I wondered if I would ever be able to work, but my good old determination kicked in. A year or two after my unfortunate dishwashing experience I started a volunteer job. I was far less worried as the gallery I volunteered at weren’t paying me so I didn’t feel quite as responsible. I took a number of employment stepping stones – from a small business editing video, to writing a book and becoming an author to working as an Autism consultant and then I was ready. I applied for my ‘ordinary’ professional job and soon afterwards was moving to Canberra as a graduate public servant. I was anxious about starting a new job I didn’t know how to do in a city where I did not know one person, but the change from impoverished public housing tenant to well-paid public servant was so dramatically positive it eclipsed the anxiety. I soon realised that I was a natural public servant. I loved all the hierarchy and order. I loved that I was part of something bigger – the Australian Government – and I loved that people in shops called me ‘ma’am’ and tried to sell me things rather than look down their noses at me.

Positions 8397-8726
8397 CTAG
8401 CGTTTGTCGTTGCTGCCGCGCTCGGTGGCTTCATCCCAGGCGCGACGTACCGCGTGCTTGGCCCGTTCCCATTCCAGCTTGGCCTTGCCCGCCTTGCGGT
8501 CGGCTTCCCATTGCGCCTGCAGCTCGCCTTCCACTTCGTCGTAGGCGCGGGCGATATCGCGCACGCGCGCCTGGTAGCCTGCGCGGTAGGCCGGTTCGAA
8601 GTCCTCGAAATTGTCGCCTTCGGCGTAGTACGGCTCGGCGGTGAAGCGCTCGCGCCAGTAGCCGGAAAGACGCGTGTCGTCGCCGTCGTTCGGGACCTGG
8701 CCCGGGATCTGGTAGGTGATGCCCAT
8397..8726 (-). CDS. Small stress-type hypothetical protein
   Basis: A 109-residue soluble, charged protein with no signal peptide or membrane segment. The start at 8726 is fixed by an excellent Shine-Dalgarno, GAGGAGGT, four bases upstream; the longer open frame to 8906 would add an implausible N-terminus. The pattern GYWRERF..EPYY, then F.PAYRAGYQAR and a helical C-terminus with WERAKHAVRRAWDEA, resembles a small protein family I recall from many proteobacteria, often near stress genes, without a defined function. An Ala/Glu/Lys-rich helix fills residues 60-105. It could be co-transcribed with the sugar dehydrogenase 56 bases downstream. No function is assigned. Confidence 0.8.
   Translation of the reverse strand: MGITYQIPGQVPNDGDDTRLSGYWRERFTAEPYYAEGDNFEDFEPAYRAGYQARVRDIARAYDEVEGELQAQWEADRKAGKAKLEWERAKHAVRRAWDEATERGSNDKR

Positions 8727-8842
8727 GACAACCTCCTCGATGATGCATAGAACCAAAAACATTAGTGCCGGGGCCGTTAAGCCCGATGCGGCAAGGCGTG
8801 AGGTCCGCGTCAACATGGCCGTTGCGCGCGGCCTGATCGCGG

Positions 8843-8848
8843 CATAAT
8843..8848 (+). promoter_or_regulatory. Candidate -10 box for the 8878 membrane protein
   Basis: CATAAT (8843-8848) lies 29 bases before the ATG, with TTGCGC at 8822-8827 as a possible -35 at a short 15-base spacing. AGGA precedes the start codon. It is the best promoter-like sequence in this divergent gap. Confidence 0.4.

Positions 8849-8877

The whole time I have worked as a public servant I have had a second ‘career’ gong on: that of an Autism advocate. I wrote my first book in 2005 and had a few interviews in the media and got asked to speak at a couple of things. It wasn’t a lot of work. I probably gave two lectures a year. This all changed in late 2013 when I gave a presentation on Autism and resilience for TEDx Canberra and had my manuscript of a book on employment for teens on the spectrum accepted for publication. I think what happened may not quite have been a meteoric rise to fame but I did start to find that people at conferences knew who I was and I occasionally got waylaid on the bus by people in the Autism world. The main thing that changed was my workload, and yes, as the title of this post suggests, I work around 80 hours each week, including Autism advocacy and paid work. I don;t mind a bit. Things have come full circle and I”m like my younger self wanting to please my dad and earn extra pocket money. I pride myself in my work. I don’t think of most of it at work anyway, more as interesting and diverting activities which I sometimes get paid for. Once again I am a confident and accomplished employee. Since joining the public service I have always said I feel like I died and went to work heaven, and I think I must be in advocate heaven too.
Work is an excellent thing. Humans are programmed to work. Being unemployed can be soul destroying. If you can work – even if it is volunteer work or just a couple of hours a week – do it. You don;t know where it will lead you.
Here is a link to my book ‘The Wonderful World of Work: A Workbook for Asperteens’ (activity book about work to start preparing teens on the spectrum to join the workforce. It;s good, I promise): http://www.jkp.com/uk/the-wonderful-world-of-work.html
Me, talking about work